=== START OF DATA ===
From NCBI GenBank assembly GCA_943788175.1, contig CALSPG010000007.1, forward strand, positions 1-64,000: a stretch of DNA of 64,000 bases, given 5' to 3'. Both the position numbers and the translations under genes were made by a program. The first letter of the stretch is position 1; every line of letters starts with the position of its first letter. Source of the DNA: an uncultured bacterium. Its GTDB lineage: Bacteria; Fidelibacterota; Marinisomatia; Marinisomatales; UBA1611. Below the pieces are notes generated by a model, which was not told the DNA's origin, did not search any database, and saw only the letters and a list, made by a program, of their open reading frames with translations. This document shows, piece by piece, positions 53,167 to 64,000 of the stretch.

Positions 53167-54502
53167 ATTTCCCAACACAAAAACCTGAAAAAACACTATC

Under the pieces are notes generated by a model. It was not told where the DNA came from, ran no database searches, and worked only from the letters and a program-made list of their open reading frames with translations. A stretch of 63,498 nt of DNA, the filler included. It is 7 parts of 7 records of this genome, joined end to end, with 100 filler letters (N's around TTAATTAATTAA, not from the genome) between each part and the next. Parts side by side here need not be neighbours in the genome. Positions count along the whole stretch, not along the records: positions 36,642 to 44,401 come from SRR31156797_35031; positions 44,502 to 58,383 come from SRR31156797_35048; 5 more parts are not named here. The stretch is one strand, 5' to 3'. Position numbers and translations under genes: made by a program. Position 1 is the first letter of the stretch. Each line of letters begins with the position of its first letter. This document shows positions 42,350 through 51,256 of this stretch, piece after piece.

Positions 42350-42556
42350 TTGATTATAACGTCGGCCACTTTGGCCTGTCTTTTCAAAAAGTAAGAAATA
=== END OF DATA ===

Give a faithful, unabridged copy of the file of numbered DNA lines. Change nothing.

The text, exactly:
From NCBI GenBank assembly GCA_943788175.1, contig CALSPG010000007.1, forward strand, positions 1-64,000: a stretch of DNA of 64,000 bases, given 5' to 3'. Both the position numbers and the translations under genes were made by a program. The first letter of the stretch is position 1; every line of letters starts with the position of its first letter. Source of the DNA: an uncultured bacterium. Its GTDB lineage: Bacteria; Fidelibacterota; Marinisomatia; Marinisomatales; UBA1611. Below the pieces are notes generated by a model, which was not told the DNA's origin, did not search any database, and saw only the letters and a list, made by a program, of their open reading frames with translations. This document shows, piece by piece, positions 53,167 to 64,000 of the stretch.

Positions 53167-54502
53167 ATTTCCCAACACAAAAACCTGAAAAAACACTATC

Under the pieces are notes generated by a model. It was not told where the DNA came from, ran no database searches, and worked only from the letters and a program-made list of their open reading frames with translations. A stretch of 63,498 nt of DNA, the filler included. It is 7 parts of 7 records of this genome, joined end to end, with 100 filler letters (N's around TTAATTAATTAA, not from the genome) between each part and the next. Parts side by side here need not be neighbours in the genome. Positions count along the whole stretch, not along the records: positions 36,642 to 44,401 come from SRR31156797_35031; positions 44,502 to 58,383 come from SRR31156797_35048; 5 more parts are not named here. The stretch is one strand, 5' to 3'. Position numbers and translations under genes: made by a program. Position 1 is the first letter of the stretch. Each line of letters begins with the position of its first letter. This document shows positions 42,350 through 51,256 of this stretch, piece after piece.

Positions 42350-42556
42350 TTGATTATAACGTCGGCCACTTTGGCCTGTCTTTTCAAAAAGTAAGAAATA